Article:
I grew up taught that teachers are to be revered, and heavily gifted at appropriate times during the year. My kids, however, go to a Montessori school where students are highly encouraged to make, not buy, any holiday gifts for the teachers. I appreciate the idea that making their own gift teaches my kids both self-sufficiency and the satisfaction that comes from making something with your own hands, your own eyes, and your own heart.
That said, it goes against the very fiber of my being to believe that anyone would actually desire goods made by the nasty hands of a five or two year old. My kids came out of my body and it’s still hard for me to eat something that has come from one of their hands. Finn has had the same stamp on the back of his left hand (faintly visible in photo below) for approximately 9 days, which indicates both the relative infrequency and lack of vigor of his hand-washing. As for Tate, if you ask him where his nose is, he will demonstrate, by pushing the index and middle fingers of his right hand up both nostrils. I don’t know where he learned that, but it has proven powerfully difficult to un-learn him.
What to gift, that you can make with the kids in your life, and that others might actually enjoy receiving as a gift? Granola. Everyone loves granola. Even if you don’t love granola, chances are you’ll still eat a bowl or two if it’s put in front of you. People regularly eat bad granola, and hardly seem to notice. But I’ve been making my own for a few months now, and the difference between homemade and store-bought–even the fancy organic type–is truly eye-opening. You can tweak granola to suit your own preferences; for example, my friend Monica has a killer recipe for raw granola. The best part is, granola is truly easy and fun to make with children. There’s a lot of scooping and mixing, and if you throw in too much of an ingredient or too little, no one’s going to notice.
The recipe below is based on Ina Garten’s recipe from the first Barefoot Contessa cookbook. After at least a dozen batches, I think I’ve come up with a pretty addictive mix. Certainly good enough to gift, or so I’ve been promised by friends who have asked for seconds. I’ve adjusted the proportions and added candied ginger, because my husband loves a gingery granola. I hope you’ll use this as a starting point to come up with your own favorite mix. And I’d love to hear about your favorite granola ingredients.
Granola with Candied Ginger
Adapted from The Barefoot Contessa Cookbook
4 cups rolled oats
2 cups sweetened, shredded coconut
2 cups slivered almonds
1 cup dried cranberries (or dried blueberries, or dried sour cherries, chopped)
2 cups dried apricots, chopped or slivered
1 cup candied ginger, chopped
1 cup roasted pumpkin seeds
1/2 cup vegetable oil
1/3-1/2 cup honey
1. Preheat oven to 350 degrees. Set rack in middle of oven.
2. Toss the oats, coconut, almonds, and pumpkin seeds together in a large bowl.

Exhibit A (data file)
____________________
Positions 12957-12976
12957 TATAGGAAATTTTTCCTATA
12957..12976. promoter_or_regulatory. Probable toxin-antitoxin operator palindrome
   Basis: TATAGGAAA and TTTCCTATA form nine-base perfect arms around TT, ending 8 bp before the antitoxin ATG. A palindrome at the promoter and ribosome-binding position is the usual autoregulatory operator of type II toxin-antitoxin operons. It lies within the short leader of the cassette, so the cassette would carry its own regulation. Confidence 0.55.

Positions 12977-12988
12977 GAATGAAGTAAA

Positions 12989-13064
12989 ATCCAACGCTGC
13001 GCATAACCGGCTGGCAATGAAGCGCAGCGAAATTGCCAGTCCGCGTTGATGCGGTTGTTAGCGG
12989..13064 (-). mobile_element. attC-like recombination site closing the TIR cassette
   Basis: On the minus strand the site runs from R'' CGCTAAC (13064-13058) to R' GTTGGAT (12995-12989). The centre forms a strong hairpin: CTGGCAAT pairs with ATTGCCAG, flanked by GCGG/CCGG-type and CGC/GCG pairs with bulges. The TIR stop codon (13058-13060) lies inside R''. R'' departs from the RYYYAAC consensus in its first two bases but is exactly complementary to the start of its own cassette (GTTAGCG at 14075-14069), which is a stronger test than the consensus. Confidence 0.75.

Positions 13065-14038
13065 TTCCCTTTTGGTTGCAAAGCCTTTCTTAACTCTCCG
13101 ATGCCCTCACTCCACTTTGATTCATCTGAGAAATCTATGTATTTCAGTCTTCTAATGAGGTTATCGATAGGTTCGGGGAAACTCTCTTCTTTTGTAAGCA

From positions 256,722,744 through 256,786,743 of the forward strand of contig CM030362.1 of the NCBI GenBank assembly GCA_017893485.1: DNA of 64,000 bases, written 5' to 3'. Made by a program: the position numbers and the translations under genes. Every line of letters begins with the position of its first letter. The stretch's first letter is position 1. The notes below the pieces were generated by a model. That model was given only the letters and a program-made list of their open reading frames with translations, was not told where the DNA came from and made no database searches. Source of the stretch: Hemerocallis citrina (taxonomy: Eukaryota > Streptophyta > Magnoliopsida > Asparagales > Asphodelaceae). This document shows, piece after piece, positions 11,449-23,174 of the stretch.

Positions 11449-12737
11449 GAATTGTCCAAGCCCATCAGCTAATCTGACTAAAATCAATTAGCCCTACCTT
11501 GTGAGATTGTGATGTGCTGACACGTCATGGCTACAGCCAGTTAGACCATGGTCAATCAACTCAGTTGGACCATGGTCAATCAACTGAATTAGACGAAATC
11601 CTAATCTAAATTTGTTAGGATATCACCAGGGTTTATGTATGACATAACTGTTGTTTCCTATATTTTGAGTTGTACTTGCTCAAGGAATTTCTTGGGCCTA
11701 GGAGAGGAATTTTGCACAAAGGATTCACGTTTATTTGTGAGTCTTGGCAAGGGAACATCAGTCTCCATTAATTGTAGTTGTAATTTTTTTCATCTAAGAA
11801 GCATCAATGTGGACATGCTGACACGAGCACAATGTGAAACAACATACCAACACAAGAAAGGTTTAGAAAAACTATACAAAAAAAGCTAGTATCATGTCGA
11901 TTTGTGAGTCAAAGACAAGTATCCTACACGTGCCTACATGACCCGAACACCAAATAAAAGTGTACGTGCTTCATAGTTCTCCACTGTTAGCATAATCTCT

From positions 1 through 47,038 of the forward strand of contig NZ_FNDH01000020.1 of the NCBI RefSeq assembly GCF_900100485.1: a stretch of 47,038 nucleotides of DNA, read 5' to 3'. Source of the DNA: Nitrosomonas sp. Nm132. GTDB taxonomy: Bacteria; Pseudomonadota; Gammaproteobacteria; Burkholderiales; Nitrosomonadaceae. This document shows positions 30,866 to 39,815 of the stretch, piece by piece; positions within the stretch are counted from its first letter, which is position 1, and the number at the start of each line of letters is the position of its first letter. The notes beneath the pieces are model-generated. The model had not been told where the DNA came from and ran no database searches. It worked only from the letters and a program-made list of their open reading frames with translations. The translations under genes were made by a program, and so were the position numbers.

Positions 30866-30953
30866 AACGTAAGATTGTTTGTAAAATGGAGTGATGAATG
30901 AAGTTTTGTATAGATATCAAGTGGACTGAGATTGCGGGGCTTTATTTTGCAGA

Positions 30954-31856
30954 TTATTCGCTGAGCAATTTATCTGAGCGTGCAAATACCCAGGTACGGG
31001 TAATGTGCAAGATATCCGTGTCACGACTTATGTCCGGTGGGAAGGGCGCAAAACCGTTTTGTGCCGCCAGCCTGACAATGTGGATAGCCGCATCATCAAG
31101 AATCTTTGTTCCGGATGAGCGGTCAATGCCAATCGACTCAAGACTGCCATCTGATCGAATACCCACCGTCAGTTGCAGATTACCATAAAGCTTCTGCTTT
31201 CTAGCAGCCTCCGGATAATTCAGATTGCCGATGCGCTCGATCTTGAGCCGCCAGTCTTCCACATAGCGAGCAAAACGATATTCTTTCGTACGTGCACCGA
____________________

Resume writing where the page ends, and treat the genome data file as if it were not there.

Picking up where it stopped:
3. Whisk together the oil and honey in separate bowl. Pour mixture over the oat mixture and stir with wooden spoon to coat evenly.
4. Spread onto 13 x 18 inch baking pan with shallow lip (like a jelly roll pan or cookie sheet with sides).
5. Bake for approximately 30 minutes, checking at the following intervals, to stir occasionally and check browning: 10 minutes, 10 minutes, 6 minutes, 4 minutes.
6. Remove the granola from the oven when golden brown, and allow to cool, stirring occasionally.
7. Add the remaining ingredients, combine so ingredients are distributed evenly.
8. Store the cooled granola in an airtight container.
*Notes: this is generally a low-maintenance recipe. The only high-maintenance part is the baking, because granola browns very quickly, especially towards the end. Ina Garten’s original recipe called for 45 minutes of baking, but in my oven, 28 minutes is about perfect. The original recipe also calls for more oil, but I think it’s unnecessary, and will make the granola brown even faster. If you are not a fan of ginger, this recipe is still scrumptious without. For gifting, I put granola in canning jars and finish with ribbon and a fun gift tag, like these from Jigsaw Graphics.
I’m going to make this today with melted coconut oil in place of the vegetable oil, it sounds delicious! Thanks for posting.
Lori, brilliant! Please report back–I’m totally curious about coconut oil but have never cooked with it. I’d especially be curious to know whether the granola browns any faster or slower with it!
Finally made it. Loved it! Thank you.
brilliant!! i love hearing that a recipe actually worked in someone else’s kitchen. thanks gulgun…
My son Alonzo and I hoovered up the whole jar yesterday — so delicious! And now I don’t have to be sad it’s all gone, because you’ve so generously shared the recipe. Thanks Yoona!
Hope you tried with your brazil nut milk…
Kim! Love that you are going to make it–send me photos of sous chef Hugo if you can. Jigsaw Graphics has the tags, she’s got so many amazing designs, and they are a bargain to boot. Suzanne will mail them out to you asap so you can have them in a couple days–email her at firstname.lastname@example.org. See the designs here: http://www.jigsawgraphics.com/tags
Yoona, where did you get the warm wishes tags? I think I will go ahead and steal this entire idea …
Thanks for the tip, Yoona! I’m going to try it even though I am not sure how it will be accepted here in the heart of bircher muesli country.
Sarah, bircher muesli sounds so much more glamorous than “granola.” I think I will have to experiment!
I’m going to the store to buy ingredients to make Monica’s almond milk and I’m so happy to have run across this before I left. Sounds wonderful! Thanks for sharing!
Truly, the perfect pairing. I just had a bowl with her Brazilian nut milk!